Monday, January 4, 2010

Supreme Court arguments January 5, 2010

9:45 a.m. State v. McGuire (07AP2711-CR) review of the Court of Appeals decision on the issues:
Whether the statute of limitations tolling provision of Wis. Stat. §939.74(1) (1966 – 69) for any time when the defendant “was not publicly a resident within the state,” as applied to this case, violated either the defendant’s right to equal protection and due process or the privileges and immunity clauses of the United States Constitution.

Whether a 36-year delay in filing criminal charges violates a defendant’s right to due process in relation to the statute of limitations.

Whether reversal in the interests of justice under Wis. Stat. §751.06 due to the delay in filing charges is an appropriate remedy.
Synopsis at Supreme Court Calendar and Case Synopses January 2010

McGuire ruling could open doors for appeals, by Pedro Oliveira, Jr., Janesville Gazette


10:45 a.m. Sands v. Menard, Inc. (2008AP1703) review of the Court of Appeals decision, 2009 WI App 70, 767 N.W.2d 332, on the issue:
Must an employer/client’s right to choose its general counsel yield to an arbitration award for reinstatement when neither the employer/client nor its former employee/general counsel had requested that remedy and when the attorney-client relationship is irretrievably broken?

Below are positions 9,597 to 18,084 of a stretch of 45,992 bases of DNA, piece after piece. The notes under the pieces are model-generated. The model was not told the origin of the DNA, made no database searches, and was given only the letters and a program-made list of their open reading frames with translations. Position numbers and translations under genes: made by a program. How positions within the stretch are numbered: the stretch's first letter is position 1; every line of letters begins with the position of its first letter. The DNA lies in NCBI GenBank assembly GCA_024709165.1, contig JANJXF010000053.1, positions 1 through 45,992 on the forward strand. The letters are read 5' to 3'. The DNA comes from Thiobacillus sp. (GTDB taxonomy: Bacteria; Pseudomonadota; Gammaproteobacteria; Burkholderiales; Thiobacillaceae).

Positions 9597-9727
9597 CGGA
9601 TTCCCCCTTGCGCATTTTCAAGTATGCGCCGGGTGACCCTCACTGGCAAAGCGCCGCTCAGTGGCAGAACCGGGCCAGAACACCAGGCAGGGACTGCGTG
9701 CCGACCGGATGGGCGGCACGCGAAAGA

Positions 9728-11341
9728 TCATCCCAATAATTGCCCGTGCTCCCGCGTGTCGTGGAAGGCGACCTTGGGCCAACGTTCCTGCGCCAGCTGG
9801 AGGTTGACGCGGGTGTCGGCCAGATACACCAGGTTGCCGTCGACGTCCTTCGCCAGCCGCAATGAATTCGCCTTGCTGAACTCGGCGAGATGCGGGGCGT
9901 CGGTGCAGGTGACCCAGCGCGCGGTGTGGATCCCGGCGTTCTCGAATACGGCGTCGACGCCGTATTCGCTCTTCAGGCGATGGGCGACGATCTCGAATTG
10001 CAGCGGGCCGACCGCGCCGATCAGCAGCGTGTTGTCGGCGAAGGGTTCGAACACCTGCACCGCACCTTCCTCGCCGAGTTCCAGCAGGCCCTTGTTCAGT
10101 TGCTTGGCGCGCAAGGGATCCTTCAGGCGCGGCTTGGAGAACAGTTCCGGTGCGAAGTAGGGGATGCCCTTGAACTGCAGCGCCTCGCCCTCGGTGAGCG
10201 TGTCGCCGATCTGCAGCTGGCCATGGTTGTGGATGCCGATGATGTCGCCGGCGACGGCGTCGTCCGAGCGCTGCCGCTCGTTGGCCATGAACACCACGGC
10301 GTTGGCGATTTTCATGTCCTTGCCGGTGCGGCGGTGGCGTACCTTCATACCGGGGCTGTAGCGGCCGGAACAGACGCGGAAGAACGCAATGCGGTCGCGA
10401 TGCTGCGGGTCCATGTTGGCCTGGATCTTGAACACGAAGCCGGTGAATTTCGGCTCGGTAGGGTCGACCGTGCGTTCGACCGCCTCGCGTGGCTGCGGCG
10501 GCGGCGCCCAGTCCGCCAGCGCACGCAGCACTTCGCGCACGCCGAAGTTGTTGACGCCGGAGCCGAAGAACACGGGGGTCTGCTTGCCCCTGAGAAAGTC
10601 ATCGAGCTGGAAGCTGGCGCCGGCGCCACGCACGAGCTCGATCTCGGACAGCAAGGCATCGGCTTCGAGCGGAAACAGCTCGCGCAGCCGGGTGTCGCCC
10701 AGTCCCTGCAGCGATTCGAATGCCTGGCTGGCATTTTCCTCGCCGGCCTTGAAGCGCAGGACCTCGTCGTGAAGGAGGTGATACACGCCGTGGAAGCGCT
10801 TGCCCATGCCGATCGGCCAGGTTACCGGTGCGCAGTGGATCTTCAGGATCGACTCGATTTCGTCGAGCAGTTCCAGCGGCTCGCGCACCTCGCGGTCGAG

Synopsis at Supreme Court Calendar and Case Synopses January 2010

Oral arguments set in Menard discrimination case, by The Associated Press, LaCrosse Tribune (via WisPolitics)

The Odd Couple: Justices to consider arbitration award reinstating lawyer when lawyer and client don’t get along, by Alex De Grand, State Bar of Wisconsin



1:30 p.m. Admanco, Inc. v. 700 Stanton Drive, LLC (2007AP2791) review of the Court of Appeals decision, 2009 WI App 57, 768 N.W.2d 32, on the issues:
Is a beneficiary of a letter of credit from a bank which holds a general business security agreement on all of the debtor’s property a “secured creditor” as that term is defined under Wis. Stat. §128.25(1) and therefore outside the purview of Wis. Stat. ch. 128?

Is there a violation of the “independence principle” of Wis. Stat. §405.103 and common law governing letters of credit in allowing an action against the beneficiary of a letter of credit arising out of the issuer’s enforcement of its security interest against the debtor’s estate?
Synopsis at Supreme Court Calendar and Case Synopses January 2010